Last week’s winner meal in our home, two thumbs up from both of us, this recipe is a bit unusual for a “cacciatore,” as it contains very few ingredients, and omits the traditional peppers and onions that most versions are loaded with.  Two little twists in the recipe:  the use of porcini mushrooms and the way it handles the parsley.  Normally, parsley is added at the end of cooking to preserve its freshness, but in this case Chiarello adds most of it right at the initial stage, and saves some for sprinkling on top of the dish at serving time.  My main modification, as often happens with braised chicken thighs, was to increase cooking time by a long shot.

(from Michael Chiarello – Casual Cooking)

1/2 oz dried porcini mushrooms
1 cup hot water
6 chicken thighs
1/2 teaspoon salt
1/4 teaspoon freshly ground pepper
2 tablespoons olive oil
1 clove garlic, minced
3 tablespoons finely chopped Italian  parsley
3/4 cup tomato puree
1/2 cup  chicken broth
1/2 cup water

Place the dried porcini mushrooms in a small bowl or glass, and add the hot water. Leave them sitting in the water for 30 minutes.  Remove the mushrooms with a slotted spoon; finely chop. Strain the liquid through cheesecloth to catch any dirt or solids, and reserve.

Sprinkle chicken with salt and pepper. Heat the olive oil on a large skillet, add the chicken, skin sides down; cook 8 to 10 minutes or until golden brown, turn and cook the other side for 3 to 4 minutes.  Transfer chicken to a platter; remove all but 1 tablespoon of oil from skillet.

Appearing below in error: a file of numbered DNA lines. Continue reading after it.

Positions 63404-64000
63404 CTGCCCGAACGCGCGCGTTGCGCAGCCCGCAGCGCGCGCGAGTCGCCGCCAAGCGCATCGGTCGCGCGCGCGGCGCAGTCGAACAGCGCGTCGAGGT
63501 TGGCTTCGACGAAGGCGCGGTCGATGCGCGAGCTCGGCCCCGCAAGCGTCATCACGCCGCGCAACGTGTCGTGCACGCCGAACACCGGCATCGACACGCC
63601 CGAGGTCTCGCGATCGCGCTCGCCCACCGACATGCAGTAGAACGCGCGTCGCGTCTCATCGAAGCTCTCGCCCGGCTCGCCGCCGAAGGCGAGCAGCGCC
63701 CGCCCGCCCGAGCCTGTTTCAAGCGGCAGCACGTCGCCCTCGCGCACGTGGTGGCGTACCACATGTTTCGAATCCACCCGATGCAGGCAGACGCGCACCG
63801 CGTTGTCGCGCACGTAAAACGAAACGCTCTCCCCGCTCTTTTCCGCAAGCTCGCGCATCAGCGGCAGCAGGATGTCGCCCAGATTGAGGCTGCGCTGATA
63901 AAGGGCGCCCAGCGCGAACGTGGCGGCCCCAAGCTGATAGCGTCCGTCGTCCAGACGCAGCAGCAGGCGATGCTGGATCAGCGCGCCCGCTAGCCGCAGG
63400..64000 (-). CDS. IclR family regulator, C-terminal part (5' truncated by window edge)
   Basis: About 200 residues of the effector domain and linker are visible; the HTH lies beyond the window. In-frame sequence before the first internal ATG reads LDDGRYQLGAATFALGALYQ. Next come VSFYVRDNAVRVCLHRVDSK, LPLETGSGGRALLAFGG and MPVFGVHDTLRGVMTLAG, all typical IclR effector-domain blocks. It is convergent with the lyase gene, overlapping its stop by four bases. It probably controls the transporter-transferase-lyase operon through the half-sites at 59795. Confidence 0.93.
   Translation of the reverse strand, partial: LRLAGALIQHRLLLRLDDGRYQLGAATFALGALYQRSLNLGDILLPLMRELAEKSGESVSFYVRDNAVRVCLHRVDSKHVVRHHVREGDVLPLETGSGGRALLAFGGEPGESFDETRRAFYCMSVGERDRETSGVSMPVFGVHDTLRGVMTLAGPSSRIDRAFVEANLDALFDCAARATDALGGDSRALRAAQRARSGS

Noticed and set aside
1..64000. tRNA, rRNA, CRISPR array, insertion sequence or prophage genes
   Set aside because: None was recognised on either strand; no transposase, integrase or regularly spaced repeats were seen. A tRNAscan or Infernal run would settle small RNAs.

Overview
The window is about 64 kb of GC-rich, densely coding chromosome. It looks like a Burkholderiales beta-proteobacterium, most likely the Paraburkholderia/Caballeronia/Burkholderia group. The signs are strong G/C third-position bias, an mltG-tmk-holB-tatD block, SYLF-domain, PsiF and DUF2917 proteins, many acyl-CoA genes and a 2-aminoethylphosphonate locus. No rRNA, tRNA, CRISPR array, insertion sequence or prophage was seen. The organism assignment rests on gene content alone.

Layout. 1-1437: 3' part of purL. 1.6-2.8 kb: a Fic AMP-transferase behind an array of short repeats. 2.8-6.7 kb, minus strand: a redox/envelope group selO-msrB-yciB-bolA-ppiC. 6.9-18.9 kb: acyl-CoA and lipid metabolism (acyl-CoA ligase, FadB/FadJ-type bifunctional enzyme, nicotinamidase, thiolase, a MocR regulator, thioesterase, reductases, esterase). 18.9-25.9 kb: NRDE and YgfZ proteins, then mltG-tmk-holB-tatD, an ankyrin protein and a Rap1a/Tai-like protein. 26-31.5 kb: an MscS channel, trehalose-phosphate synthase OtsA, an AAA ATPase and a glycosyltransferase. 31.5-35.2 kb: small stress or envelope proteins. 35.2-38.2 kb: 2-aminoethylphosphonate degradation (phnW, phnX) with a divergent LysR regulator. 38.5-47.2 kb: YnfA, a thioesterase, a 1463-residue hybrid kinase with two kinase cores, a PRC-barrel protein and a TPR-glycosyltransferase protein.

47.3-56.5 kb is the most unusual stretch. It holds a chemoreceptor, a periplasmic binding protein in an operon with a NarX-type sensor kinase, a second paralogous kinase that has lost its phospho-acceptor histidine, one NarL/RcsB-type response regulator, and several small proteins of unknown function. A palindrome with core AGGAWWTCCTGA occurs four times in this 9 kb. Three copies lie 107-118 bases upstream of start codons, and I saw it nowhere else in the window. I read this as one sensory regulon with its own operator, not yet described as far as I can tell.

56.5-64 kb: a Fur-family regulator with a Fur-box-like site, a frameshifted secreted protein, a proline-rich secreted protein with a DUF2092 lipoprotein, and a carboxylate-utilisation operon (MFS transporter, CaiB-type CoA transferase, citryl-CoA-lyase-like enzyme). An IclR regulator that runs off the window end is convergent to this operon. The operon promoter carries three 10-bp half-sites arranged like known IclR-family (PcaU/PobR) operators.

Add garlic to oil in skillet; cook over medium heat about 30 seconds, stirring occasionally, until fragrant. Stir in 2 tablespoons of the parsley; cook for a minute, stir in mushrooms, tomato puree, chicken broth, 1/2 cup water and reserved mushroom liquid; heat to a simmer. Add chicken, skin sides up; reduce heat to low. Cover; cook until done to your liking (I cooked for 50  minutes in a very gentle heat, turning the pieces a couple of times during cooking, ending with them skin side up).

Transfer chicken to a serving platter. Increase heat for sauce to high; boil sauce 6 to 8 minutes, stirring occasionally, until thickened. To serve, spoon sauce over chicken; sprinkle with remaining 1 tablespoon parsley.


to print the recipe, click here

(click to enlarge the images)

Dried porcini mushrooms are one of my favorite ingredients. They wait patiently inside the bag, and once you add warm water, they soak it, turn all soft, and fill your kitchen with that intense mushroom-y smell that is a sure sign of a fantastic meal ahead.   Michael Chiarello hit the jackpot when he combined porcini and parsley, in  a sort of minimalist approach that needs nothing else to shine.   According to his recipe, you only need to cook the thighs for 20 to 25 minutes.  I always go for a “falling off the bone” tenderness, and that is not even close to happening in less than half an hour. Use your own favorite method.

This was a very tasty recipe, perfect to make ahead for entertaining.  We enjoyed it with some orecchiette soaked in the cacciatore’s sauce, and stove-top blasted broccoli.

For another version of this delicious dish, jump to Rufu’s blog clicking here

ONE YEAR AGO: Donna Hay’s Thai-Inspired Dinner

TWO YEARG AGO: Panettone